November 7, 2008
JustQuotes: Proposing To Change The Terms To Protect The Principal
"[Governor Arnold Schwarzenegger has proposed] imposing a 90-day stay for the foreclosure process for owner-occupied homes [in California] that have received notices of default. Lenders could be exempted from the stay by proving they have an "aggressive modification program" to keep borrowers in their homes.
The loan modifications would be modeled on the approach used by the Federal Deposit Insurance Corp. to help borrowers of the failed IndyMac Bank. New monthly payments would have to be 38 percent of borrowers' incomes. To reach that level, lenders could reduce the interest rate, increase the loan length up to 40 years and/or defer some of the principal balance until the home is sold or refinanced. The governor's office said such modifications could cut payments by 25 to 30 percent."
∙ Governor proposes plan to avert foreclosures [SFGate]
First Published: November 7, 2008 1:00 AM
Comments from "Plugged In" Readers
as you can see, the govt will try anything to keep housing prices above the level of affordability.
This program may be modeled after what Indybank Federal is trying, but as we all have learned Indymac Federal's mod program has been a failure. Not sure why we keep going to the failure-trough for solutions. Evidently people don't understand the problems caused by securitization of mortgages or the problems caused when most of the banking sector is insolvent and only operational because of governmental welfare programs to banking elite.
it is very difficult to even do these mods... and even if the banks allow these modifications they will have massive write downs and they'll be even more insolvent than they already are. There would likely need to be a change in accounting rules to allow the banks to do this without having write downs.
it seems pretty clear that at some point we will have an RTC like solution to this mess, with all the toxic mortgages dumped on the government. then the govt can decide what to do with the mortgages.
the banking sector will be able to walk away. Uncle Sam will pay the bill. Then free marketeers will say "see, govt is wasteful" as the fat cats pocket even more bonus money.
basically, only fools do what i did. You know... save, act prudently, live within my means, follow the law, abide by my contractual obligations, tell and document the truth.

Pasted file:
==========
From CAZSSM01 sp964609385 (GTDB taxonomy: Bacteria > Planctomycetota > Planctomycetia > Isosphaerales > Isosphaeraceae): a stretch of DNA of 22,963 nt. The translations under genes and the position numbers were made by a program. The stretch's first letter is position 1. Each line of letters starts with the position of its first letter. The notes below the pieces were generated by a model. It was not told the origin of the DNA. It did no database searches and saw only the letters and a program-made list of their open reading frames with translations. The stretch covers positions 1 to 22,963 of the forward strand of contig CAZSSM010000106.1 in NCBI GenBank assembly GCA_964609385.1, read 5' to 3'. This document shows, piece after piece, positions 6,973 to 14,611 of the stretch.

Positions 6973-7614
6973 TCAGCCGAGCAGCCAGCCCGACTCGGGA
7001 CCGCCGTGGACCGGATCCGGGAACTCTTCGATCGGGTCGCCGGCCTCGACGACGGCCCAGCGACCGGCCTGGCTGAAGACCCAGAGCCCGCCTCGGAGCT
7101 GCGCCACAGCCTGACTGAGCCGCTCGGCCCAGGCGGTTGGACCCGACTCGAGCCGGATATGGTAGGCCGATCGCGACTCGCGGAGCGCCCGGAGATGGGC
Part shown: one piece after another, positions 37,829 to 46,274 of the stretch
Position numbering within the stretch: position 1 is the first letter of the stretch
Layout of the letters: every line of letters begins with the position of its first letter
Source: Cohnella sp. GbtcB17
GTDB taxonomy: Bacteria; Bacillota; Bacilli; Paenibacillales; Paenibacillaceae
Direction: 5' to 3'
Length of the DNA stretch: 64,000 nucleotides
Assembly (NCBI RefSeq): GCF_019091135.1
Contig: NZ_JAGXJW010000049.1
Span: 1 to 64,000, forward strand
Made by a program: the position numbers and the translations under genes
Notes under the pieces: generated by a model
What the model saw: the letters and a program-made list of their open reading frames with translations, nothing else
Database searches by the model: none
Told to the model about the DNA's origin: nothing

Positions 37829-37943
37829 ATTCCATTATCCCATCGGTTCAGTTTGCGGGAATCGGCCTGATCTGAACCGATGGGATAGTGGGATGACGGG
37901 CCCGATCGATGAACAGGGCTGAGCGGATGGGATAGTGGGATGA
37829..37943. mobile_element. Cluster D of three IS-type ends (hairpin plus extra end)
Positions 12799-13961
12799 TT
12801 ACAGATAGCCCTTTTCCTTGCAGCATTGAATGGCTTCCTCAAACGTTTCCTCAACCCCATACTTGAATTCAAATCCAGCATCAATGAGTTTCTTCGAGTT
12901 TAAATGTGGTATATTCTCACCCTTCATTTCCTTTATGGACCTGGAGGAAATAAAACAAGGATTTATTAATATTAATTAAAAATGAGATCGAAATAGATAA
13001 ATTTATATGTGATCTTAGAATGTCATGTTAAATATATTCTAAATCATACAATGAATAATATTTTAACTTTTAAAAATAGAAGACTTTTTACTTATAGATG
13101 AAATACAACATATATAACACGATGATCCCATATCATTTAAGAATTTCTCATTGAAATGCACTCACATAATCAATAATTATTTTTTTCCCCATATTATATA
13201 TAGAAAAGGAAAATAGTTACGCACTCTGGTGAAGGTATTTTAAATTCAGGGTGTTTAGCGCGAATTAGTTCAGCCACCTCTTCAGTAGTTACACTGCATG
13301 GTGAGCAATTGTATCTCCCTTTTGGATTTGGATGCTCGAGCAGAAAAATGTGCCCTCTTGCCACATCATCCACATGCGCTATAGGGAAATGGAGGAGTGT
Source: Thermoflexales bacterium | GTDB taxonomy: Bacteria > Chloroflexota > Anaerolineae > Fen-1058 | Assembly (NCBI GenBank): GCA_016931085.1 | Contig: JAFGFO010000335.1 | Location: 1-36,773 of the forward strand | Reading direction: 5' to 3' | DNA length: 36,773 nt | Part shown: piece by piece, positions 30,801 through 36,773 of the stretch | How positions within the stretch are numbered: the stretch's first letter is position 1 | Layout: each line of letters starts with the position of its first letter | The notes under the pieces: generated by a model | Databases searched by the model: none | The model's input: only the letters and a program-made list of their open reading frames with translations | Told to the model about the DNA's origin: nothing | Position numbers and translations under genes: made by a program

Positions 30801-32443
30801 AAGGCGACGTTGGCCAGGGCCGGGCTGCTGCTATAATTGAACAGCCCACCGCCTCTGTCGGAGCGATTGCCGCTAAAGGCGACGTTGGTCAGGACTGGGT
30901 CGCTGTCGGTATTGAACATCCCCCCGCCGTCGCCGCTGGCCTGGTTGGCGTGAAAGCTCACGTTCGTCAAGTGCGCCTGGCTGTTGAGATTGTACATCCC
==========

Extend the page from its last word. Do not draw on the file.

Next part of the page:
I'll tell you one thing, I'm emptying my bank accounts and hiding all my money and will default on my mortgage as soon as it becomes clear that the RTC is up and running and the massive homeowner bailout is starting (which it SHOULD do by the way... we're bailing out the richies so why not liars in their homes?)
I want my bailout too.
Posted by: ex SF-er at November 7, 2008 4:40 AM
given California's crushing debt load, it would be interesting to know:
would the state of CA get more tax revenue overall if they maintain high property values (and thus property taxes) but transactions go way down due to affordability issues, OR if they allow housing to correct which would cause decreased property tax revenue but increase other RE tax revenue like permits etc...
I'm guessing they crunched the numbers and found out that it's the former?
Posted by: ex SF-er at November 7, 2008 5:17 AM
"basically, only fools do what i did. You know... save, act prudently, live within my means, follow the law, abide by my contractual obligations, tell and document the truth."
Here's a theme song for you ex SF-er, Weird Al Yankovic's "Dare to be stupid"
Posted by: diemos at November 7, 2008 6:32 AM
Whadda pandering socialist girlieman.
He's nothing more than Gray Davis after years of steroid abuse.
Next, he'll try to relieve the burden on beach sand by imposing a revocation of the tides.....
Posted by: Debtpocalypse at November 7, 2008 7:21 AM
You folks are focusing on governor Schwarzenegger-Hoover's mortgage thing, but I'm absolutely stunned he proposes a sales tax increase *and* a payroll tax increase as well?
Or is today April Fools?
Posted by: dub dub at November 7, 2008 8:47 AM
California's tax burden is insane - and spending is completely out of control. And the psuedo-Republican Terminator is raising taxes. Imagine if Newsom were governor. ex SF-er has once again posed the key question - why is govt trying to keep housing costs high? The vast majority of current and future Americans will be far better off in the long run when prices are allowed to bottom out.
Posted by: FSBO at November 7, 2008 9:09 AM
This plan would not prevent all foreclosures, but it will keep some people in their homes, without the feds being responsible for their mortgages. That is a good thing.
Posted by: Dan at November 7, 2008 9:18 AM
No, it's not. Government intervention and forced renegotiation of contracts feels like a serious overstepping of bounds even to me, a person to center-left. Second, bailing people out shirks personal responsibility and leads to a sense of 'the government will always help me'.
I would reluctantly support it if they very carefully screen people such that those that are only falling victim to foreclosure based on market conditions, such as a declining home value and a loss of a pension, or something like that, and did not intervene on behalf of people who bit on the idea of a giant home, because 'prices will always go up'.
The government should do what only it can do, not everything it can do.
Posted by: rr at November 7, 2008 9:30 AM
I can't wait until they start giving homes to the dolts that could not afford them in the first place ala principal reductions. Taxpayer-funded instant equity is surely coming. You wanna talk about adverse incentive?
When Joe Cultcab, who paid $700K for a McCondo that's worth $500K today, finds out that Sammy Slowfood next door just had his mortgage reduced by $200K, you'll see defaults and restructuring requests galore. This will make things worse for lenders, not better.
The ones who suffer the most here, IMO, are the first-time buyers who bought at the peak of the bubble with large downpayments.
Posted by: Dude at November 7, 2008 10:32 AM
As someone who studied hard, works hard and saves a TON of money every year, bailing out fools who overstretched themselves, in effect distorting the market in favor of existing owners (old people) at the expense of new entrants (young people). F**K IT!! and F**K THEM!!